Business news from Ukraine


The vast majority, namely 83% of members of the European Business Association (EBA), forecast growth of their business in 2022, while a year ago 60% members said this, according to Business Forecast 2022 conducted by the European Business Association together with Nestlé Ukraine.
“In 2022, the vast majority, namely 83% of the respondents, forecast growth of their business, 15% of the directors assume it will be possible to sustain their business performance at the level of 2021, and only 2% expect some deterioration in their business situation (14% last year),” the EBA said.
According to the press release, the companies have significantly improved the financial forecasts for next year. Most entrepreneurs, namely 67%, forecast income growth by 10-20% – in hryvnia. This figure returned to the level of 2020 after a significant decline in the past.
Thus, 36% of directors expect revenue growth of up to 10% in volume terms, and almost half (49%) expect a 10-20% growth, the EBA said.
All respondents to this year’s survey note their plans to increase the salaries of their employees in 2022. Most managers, namely 55%, plan to increase salaries by 5-10%. Other 30% will increase salaries by 10-20%. It should be mentioned that last year 15% of the companies were not able to increase staff salaries.
The companies are enthusiastic about the plans to create new jobs. Thus, last year 60% of companies did not plan any changes in their staff, while this year their number is only 36%. The majority, namely 58% of the top managers, plan to expand their staff. And only 6% of the companies will be forced to reduce staff.
One-third of the entrepreneurs, namely 32%, plan to implement new investment projects next year with a budget from $20,000 to $400 million. Moreover, we are pleased to note that almost half of the respondents (49%) plan to invest in social initiatives aimed at supporting Ukrainian society next year.
“Such optimistic forecasts of the directors are certainly very uplifting. Maybe, for the first time since the pandemic broke, we can talk about a significant improvement in the assessments and sentiments of the top managers regarding their own business plans,” EBA Executive Director Anna Derevyanko said.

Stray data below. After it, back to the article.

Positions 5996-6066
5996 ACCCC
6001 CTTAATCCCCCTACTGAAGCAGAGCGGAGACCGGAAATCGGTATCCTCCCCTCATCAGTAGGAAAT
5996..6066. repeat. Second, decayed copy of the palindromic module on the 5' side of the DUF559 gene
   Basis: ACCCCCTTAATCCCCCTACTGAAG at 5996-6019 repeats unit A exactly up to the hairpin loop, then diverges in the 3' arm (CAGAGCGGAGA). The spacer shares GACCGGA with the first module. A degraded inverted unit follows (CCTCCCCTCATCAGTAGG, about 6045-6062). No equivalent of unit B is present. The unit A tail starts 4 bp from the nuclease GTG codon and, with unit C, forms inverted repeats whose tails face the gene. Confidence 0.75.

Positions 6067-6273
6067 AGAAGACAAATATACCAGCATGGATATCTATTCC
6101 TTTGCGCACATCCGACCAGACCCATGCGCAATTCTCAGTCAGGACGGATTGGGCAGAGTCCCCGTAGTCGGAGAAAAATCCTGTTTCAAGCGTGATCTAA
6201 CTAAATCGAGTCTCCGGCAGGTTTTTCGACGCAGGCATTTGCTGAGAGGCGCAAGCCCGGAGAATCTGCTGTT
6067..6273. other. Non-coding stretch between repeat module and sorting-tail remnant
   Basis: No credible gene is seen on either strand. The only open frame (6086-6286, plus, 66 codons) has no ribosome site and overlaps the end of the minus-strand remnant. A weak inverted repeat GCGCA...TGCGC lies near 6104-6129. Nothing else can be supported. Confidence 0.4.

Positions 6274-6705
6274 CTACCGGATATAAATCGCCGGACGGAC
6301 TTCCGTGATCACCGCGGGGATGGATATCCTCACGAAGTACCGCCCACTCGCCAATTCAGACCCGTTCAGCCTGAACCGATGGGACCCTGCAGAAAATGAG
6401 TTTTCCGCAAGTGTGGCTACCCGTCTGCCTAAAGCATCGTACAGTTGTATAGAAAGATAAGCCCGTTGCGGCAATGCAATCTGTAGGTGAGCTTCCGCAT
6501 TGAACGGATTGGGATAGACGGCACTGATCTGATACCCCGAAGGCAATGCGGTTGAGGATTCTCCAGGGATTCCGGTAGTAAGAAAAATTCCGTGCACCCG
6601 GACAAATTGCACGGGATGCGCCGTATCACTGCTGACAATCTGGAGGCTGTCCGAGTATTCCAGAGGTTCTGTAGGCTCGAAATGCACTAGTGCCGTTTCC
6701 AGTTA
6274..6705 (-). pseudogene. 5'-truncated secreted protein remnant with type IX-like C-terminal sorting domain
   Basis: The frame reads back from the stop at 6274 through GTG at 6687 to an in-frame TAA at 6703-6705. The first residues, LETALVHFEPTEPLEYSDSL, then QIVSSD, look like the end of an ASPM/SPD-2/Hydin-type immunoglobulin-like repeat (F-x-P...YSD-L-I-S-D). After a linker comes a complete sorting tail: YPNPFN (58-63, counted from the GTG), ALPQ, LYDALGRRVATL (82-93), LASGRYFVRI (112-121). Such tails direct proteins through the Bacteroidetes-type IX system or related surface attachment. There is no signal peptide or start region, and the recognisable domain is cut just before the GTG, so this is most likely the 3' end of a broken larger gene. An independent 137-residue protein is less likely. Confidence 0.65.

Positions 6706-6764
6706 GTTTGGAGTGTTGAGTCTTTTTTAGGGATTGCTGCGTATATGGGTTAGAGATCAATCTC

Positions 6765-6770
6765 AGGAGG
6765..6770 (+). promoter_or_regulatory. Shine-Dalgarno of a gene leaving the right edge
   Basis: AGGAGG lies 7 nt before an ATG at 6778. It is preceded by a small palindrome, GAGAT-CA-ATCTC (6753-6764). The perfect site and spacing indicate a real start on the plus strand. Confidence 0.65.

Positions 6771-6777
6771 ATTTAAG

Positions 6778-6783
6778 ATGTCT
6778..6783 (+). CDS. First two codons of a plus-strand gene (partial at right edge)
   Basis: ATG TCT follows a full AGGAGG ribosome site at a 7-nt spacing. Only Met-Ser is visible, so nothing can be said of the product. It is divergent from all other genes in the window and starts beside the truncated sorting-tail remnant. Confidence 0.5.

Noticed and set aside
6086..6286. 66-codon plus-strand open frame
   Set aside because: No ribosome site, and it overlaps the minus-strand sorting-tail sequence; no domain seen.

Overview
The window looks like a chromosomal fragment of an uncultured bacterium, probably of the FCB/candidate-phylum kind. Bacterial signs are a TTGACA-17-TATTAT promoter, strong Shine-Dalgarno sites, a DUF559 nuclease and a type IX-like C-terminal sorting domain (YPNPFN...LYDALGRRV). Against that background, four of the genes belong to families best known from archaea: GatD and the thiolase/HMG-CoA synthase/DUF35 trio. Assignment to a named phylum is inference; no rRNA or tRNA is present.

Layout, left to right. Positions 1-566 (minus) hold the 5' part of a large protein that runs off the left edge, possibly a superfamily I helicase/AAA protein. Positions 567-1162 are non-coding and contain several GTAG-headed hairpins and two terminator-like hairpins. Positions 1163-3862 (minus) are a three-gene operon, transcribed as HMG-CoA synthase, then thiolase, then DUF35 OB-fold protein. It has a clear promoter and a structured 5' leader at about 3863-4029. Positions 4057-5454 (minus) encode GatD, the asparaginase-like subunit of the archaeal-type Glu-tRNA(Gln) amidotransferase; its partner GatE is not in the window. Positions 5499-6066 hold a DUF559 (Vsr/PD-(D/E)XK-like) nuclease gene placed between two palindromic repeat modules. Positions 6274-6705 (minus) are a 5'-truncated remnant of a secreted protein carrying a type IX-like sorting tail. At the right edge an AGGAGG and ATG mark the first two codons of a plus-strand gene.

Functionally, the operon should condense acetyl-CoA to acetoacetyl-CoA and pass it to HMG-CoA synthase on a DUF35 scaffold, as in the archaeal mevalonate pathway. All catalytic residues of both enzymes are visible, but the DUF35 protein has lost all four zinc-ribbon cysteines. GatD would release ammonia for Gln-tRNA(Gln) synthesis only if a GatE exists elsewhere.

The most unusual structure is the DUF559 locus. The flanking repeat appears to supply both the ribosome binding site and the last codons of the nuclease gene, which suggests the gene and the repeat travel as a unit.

The CEOs also identified the top three tasks from business to the government for next year. It’s been the second year in a row that the first need mentioned is the need for judicial reform and the rule of law, the second is the fight against corruption, and the third is the need to ensure political stability and effective management in the country. Also, this year, the directors highlighted the importance of further reforming the tax and customs sectors.
Altogether, 95 CEOs of the EBA member companies took part in the Business forecast 2022 study, conducted in September 2021.

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The leaders of Ukrainian companies named a shortage of labor among the main barriers to doing business in 2019, but 92% of them predict their businesses will grow in the next three years, according to the annual review made by KMPG in Ukraine.
According to the Global CEO Outlook study in Ukraine, during which 130 heads of companies were surveyed, 35% of CEOs (chief executive officer) plan to increase investment in innovation in the next three years, while among the heads of world companies 69% announced such plans.
At the same time, only 39% of the leaders of Ukrainian companies consider their business prepared for cyberattacks, and 31% found it difficult to evaluate their business regarding cyber security, the report says.
At the same time, 52% of managers called staff training the key strategy for preparing the company for the future, 57% would prefer to invest in labor than in technology. However, the global survey shows a different trend – only 32% of the heads of global companies surveyed prefer investment in human resources compared to investments in technology.
Only 16% of organizations around the world have implemented artificial intelligence in the automation of some of their business processes. In Ukraine, given the low labor costs, CEOs see the achievement of return on investment in artificial intelligence and process automation as a distant future.
Among the risks for business development, the heads of Ukrainian companies, in addition to labor shortages, noted regulatory and operational risks, as well as return to economic nationalism.



Ukrainian President Volodymyr Zelensky has reshuffled the National Investment Council, appointing two deputies head of the Office of the President of Ukraine and introducing officials from foreign companies.
In particular, Zelensky’s decree introduces Senior Vice President, CFO of General Electric (the United States) Jamie Miller, Board Chairman and Executive Director of Rakuten Inc. (Japan) Hiroshi Mikitani, as well as CEO at Bank Citigroup Inc. (the United States) for Europe, Middle East & Africa (EMEA) David Livingston (all three by their consent) as members of the National Investment Council.
The President introduced Livingston to the National Investment Council instead of Chief Operating Officer for Europe, Middle East & Africa (EMEA) at Bank Citigroup Inc. James C. Cowles.
In addition, deputies head of the office of the President of Ukraine Oleksiy Honcharuk and Vadym Prystaiko were approved members of the council.

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